A lot of writers seem to think some words are capitalized because they are important. For instance, author Gloria Watkins uses the pen name “bell hooks.” She has been quoted as saying she uses lower case because the most important or significant aspect of her work is the substance of her books, “not who I am.”
Nope, that’s not how it works. We capitalize a name to signal the reader that we’re talking about a specific person, place, or organization, not how important (or unimportant) it is. The signals of capitalization and punctuation make your writing easier to read. We’re so used to seeing those signals that we register them without even realizing it.
When a writer ignores those signals or sends the wrong ones, sentences can get confusing.
You run into this a lot with Internet discussion forums, where people give themselves lower-case handles like “crazy fusilli” or “mambo dogface to the banana patch,” and take great offense if any of those words are ever capitalized. So you end up with comments like, “I think crazy fusilli is wrong about unripe fruit because mambo dogface to the banana patch hasn’t had any problem with it.”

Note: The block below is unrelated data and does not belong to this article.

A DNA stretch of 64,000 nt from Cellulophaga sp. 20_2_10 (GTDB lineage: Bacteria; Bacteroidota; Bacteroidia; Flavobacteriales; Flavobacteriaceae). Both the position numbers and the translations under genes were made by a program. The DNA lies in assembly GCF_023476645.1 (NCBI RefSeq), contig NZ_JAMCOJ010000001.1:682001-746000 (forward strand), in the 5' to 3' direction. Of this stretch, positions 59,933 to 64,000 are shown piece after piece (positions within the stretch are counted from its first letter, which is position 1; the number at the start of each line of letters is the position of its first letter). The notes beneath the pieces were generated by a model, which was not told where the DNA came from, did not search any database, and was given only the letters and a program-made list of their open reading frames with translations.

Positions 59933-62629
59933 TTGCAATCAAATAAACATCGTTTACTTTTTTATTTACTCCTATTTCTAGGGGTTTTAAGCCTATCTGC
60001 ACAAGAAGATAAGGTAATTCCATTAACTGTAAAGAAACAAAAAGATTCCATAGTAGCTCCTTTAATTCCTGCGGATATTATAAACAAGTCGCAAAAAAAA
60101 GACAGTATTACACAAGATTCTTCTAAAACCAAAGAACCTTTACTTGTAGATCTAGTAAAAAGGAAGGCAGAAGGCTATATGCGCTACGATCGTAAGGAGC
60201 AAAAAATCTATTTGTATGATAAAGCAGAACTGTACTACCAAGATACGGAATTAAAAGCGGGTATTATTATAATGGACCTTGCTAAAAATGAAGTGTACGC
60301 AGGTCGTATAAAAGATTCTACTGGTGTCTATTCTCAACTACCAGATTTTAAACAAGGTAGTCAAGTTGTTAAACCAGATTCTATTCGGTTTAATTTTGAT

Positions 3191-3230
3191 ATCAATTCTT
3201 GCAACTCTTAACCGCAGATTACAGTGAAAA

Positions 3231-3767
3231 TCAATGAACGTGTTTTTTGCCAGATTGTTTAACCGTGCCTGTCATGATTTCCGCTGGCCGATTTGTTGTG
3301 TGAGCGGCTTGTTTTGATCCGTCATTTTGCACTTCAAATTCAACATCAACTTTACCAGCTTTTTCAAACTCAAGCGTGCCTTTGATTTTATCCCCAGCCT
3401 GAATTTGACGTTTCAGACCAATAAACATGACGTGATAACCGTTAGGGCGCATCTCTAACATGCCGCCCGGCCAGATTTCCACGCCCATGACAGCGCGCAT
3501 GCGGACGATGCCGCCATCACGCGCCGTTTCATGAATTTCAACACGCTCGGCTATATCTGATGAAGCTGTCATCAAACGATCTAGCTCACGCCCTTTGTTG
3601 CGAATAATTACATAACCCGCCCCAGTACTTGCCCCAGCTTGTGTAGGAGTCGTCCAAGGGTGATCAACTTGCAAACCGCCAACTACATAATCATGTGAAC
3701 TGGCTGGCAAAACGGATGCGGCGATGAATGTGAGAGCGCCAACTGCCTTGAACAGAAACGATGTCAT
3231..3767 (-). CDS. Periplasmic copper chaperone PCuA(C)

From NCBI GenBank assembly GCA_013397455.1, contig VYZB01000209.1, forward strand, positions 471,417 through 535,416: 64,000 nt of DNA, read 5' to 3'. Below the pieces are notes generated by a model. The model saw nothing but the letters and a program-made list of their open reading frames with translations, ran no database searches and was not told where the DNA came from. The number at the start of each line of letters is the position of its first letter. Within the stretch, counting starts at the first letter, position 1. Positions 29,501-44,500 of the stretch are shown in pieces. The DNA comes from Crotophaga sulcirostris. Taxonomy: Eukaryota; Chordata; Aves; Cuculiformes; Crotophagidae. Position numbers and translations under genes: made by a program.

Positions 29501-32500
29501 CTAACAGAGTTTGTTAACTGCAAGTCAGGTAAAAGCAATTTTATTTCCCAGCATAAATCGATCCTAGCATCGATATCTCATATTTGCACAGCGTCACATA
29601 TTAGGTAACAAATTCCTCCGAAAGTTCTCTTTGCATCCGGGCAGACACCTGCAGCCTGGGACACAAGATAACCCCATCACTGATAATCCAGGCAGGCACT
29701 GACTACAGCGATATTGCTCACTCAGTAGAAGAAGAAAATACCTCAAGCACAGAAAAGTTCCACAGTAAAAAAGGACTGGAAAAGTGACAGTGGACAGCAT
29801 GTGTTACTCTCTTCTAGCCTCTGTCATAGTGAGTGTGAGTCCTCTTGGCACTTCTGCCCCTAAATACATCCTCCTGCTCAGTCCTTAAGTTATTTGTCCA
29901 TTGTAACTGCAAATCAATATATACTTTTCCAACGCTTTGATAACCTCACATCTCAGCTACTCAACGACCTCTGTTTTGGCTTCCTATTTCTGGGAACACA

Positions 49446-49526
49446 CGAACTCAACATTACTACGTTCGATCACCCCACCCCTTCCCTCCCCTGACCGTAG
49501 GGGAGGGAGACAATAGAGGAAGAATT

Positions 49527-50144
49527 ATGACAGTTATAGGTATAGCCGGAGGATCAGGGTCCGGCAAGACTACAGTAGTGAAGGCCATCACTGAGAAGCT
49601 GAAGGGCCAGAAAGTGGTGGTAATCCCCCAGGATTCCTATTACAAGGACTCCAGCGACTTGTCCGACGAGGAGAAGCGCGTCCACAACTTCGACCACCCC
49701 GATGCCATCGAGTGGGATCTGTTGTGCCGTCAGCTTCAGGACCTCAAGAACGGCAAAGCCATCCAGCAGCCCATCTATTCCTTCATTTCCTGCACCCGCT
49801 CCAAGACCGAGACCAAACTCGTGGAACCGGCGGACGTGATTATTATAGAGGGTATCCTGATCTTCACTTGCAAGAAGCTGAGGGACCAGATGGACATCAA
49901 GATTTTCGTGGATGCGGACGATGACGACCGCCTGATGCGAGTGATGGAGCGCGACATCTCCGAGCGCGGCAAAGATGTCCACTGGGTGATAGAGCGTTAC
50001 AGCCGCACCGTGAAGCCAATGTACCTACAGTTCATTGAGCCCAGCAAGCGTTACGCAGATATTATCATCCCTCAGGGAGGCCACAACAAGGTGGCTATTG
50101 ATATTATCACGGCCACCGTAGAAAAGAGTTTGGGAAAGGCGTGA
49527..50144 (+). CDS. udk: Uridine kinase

As I wrote back on New Year’s Eve, people should be addressed by the names they prefer. But that doesn’t mean we’re bound by their quirky typography, just as we aren’t obligated to write Starbucks in all upper-case letters or Amazon in all lower-case letters.
For words other than names, a lot of writers have the opposite problem, capitalizing with abandon.
If your company sells baseball bats, the product is obviously important to you. But they are still baseball bats, not Baseball Bats. If you sell a model with a specific brand name such as Louisville Slugger or Kren’s Special, then those proper nouns get capitalized, but “baseball bats” stays in lower case.
You may decide that you don’t care, that you’re going to reproduce lower case names and upper case Important Things anyhow. No one can stop you. Just be aware that you are choosing to make life harder for your readers.
One rule is absolute, however: Sentences start with capital letters, even if the first word is iPod, eBay, or Gloria Watkins’ pen name.
Where did all this confusion come from? Because English is a Germanic language, and the Germans love to capitalize. In fact, Germans capitalize every single noun. It took a long time for English to shake the habit. That’s why, if you look at English writing from 200 or 300 years ago, you’ll see sentences like this: We, the People of the United States, in order to form a more perfect Union, establish Justice, insure domestic Tranquility, provide for the common Defence, promote the General Welfare, and secure the Blessings of Liberty to Ourselves and our Posterity, do ordain and establish the Constitution for the United States of America.
But that’s sooooooo 18th century. We’ve declared our independence from the German language as well as the British government.